Summary: My attempt to deal with the issue of the "newness" of Jesus compared to the "oldness" of the Law. If you think I missed it, let me know (really!).
New Wine for New Wineskins
October 30, 2005
If there’s one thing that is inescapable when examining the life of Jesus, it’s that he was constantly challenging the status quo of the religious mindset of his day. He was pretty much fed up with it.
He regularly had to correct people’s misconceptions of God, the Messiah, the Scriptures, and even just plain living.
In our passage today, we see Jesus tackling another misconception - that religious tradition is the proper measure for one’s spirituality.
To many people in Jesus’ day, and our own, holding to the traditions of those who have gone before us was of the utmost importance - because in their eyes, tradition equaled spirituality.
To see how Jesus dealt with that, let’s turn in our Bibles to Matthew 9:14-17. If you’re using the Bibles in the seats, this is on page 687.
Then the followers of John the Baptist came to Jesus, asking, "Why is it that we and the Pharisees fast often, but your disciples don’t fast at all?"
15 Jesus answered, "Do you expect the guests at a wedding party to be sad as long as the bridegroom is with them? Of course not! But the day will come when the bridegroom will be taken away from them, and then they will fast.
16 "No one patches up an old coat with a piece of new cloth, for the new patch will shrink and make an even bigger hole in the coat. 17 Nor does anyone pour new wine into used wineskins, for the skins will burst, the wine will pour out, and the skins will be ruined. Instead, new wine is poured into fresh wineskins, and both will keep in good condition."
In the beginning of the passage, Jesus explains that the reason his disciples aren’t fasting is because he’s there! Jesus is the bridegroom, the Messiah, and while he’s there, there is no need for fasting.
Then Jesus uses a couple of metaphors to describe how tradition can become and had become a hindrance to the new thing God was doing through His Son, Jesus, and the kingdom he was bringing to his people.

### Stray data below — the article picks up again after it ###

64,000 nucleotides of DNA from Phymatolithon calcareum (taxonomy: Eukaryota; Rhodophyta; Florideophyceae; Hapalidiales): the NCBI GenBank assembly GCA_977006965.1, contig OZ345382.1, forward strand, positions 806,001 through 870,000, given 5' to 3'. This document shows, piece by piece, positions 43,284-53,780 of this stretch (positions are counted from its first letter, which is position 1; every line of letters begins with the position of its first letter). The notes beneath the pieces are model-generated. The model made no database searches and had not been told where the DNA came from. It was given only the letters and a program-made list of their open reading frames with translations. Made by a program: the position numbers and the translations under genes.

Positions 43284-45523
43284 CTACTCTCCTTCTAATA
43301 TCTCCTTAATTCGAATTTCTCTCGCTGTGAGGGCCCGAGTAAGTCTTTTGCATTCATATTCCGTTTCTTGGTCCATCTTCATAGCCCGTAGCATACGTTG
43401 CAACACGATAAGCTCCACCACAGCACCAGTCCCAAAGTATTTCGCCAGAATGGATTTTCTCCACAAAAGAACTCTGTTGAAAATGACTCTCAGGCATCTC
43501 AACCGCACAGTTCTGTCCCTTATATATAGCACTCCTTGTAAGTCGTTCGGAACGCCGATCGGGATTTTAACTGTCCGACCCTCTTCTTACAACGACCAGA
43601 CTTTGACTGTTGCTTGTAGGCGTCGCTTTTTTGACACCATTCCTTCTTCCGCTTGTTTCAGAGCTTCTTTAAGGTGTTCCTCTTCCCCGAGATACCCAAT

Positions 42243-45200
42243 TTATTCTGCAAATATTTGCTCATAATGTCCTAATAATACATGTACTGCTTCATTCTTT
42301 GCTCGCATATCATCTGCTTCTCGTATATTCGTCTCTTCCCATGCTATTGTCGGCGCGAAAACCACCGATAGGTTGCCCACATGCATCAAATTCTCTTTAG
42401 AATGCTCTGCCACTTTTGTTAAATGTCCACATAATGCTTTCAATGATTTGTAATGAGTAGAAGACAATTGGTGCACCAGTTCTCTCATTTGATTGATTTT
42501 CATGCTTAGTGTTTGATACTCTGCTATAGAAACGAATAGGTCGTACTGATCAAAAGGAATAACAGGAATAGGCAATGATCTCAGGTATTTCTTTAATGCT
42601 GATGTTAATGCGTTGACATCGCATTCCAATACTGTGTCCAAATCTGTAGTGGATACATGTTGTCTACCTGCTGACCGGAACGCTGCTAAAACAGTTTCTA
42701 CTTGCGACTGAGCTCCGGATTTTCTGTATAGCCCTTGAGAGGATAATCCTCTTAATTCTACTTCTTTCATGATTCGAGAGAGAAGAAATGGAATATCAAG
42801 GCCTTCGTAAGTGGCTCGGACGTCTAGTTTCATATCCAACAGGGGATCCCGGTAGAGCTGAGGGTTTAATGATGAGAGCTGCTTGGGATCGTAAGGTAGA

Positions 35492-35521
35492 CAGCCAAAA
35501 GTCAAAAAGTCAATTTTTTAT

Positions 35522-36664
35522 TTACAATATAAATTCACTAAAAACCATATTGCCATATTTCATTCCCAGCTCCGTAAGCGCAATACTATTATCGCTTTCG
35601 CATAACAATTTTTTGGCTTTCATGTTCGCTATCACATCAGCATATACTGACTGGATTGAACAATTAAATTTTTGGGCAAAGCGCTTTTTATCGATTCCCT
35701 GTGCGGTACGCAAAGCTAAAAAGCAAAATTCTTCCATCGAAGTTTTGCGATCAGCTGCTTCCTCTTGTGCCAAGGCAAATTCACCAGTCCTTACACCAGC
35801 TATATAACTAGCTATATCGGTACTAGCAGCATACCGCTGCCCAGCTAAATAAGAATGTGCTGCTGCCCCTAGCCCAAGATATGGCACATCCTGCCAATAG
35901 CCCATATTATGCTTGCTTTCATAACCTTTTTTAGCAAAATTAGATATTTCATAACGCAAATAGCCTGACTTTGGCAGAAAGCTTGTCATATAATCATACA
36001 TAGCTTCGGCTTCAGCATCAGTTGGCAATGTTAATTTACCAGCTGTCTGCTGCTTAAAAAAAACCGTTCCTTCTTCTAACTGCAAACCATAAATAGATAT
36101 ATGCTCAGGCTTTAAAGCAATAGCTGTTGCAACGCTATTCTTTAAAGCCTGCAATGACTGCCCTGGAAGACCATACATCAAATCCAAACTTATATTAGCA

Both are references to common pieces of everyday life in Israel at the time, and would not be lost on the people he was addressing.
But just what does this mean for us today? How can we take this piece of Scripture and make it live for us 2000 years after Jesus said it?
Well, let’s take a look at some ideas that I think we can take away from it, and we’ll ask God to do his thing as we examine these words of Jesus.
The first thing we need to look at is the fact that...
The "old wine" and "old cloth" represent the old system of acceptance by God.
The legalism of the Pharisees and others could not hold the grace that was a cornerstone of Jesus’ teaching.
For the law was given through Moses; grace and truth came through Jesus Christ.
The old wineskins and old cloth were made up of the legalistic religious system that required complete obedience to God for acceptance by him and a home in heaven.
The only problem is that no one was capable of complete obedience. That was why God instituted the sacrificial system.
And even that wasn’t so much "buying off" God with the blood of animals. Rather, it was a looking forward to the Messiah, who would one day shed his own blood so that sins would forgiven. The sacrifices were an act of faith in the coming Messiah.
I like what the Life Application Concise New Testament Commentary says about this passage:
"Like old wineskins, the Pharisees and indeed the entire religious system of Judaism had become too rigid to accept Jesus. They could not contain him or his message in their traditions or rules. Their understanding of faithfulness to the law had become unsuitable for the fresh, dynamic power of Christ’s message."
Unfortunately, this is an attitude that permeates a lot of churches nowadays, and I want to examine some examples of how that’s shown.
But first, a disclaimer: my comments here are not to be an indictment against this church. I thank God that he is helping us avoid some of this thinking, and that he is helping us be people who reflect the grace of Jesus rather than the legalism of the Pharisees.
Current examples of "Old Wine/Old Cloth" thinking:
* "We’ve never done it that way before."
Those have been called, "the seven last words of a dying church."
There is a very similar saying as well, "We’ve always done it that way before." Same basic message: we don’t want to change for the sake of being more effective for Christ.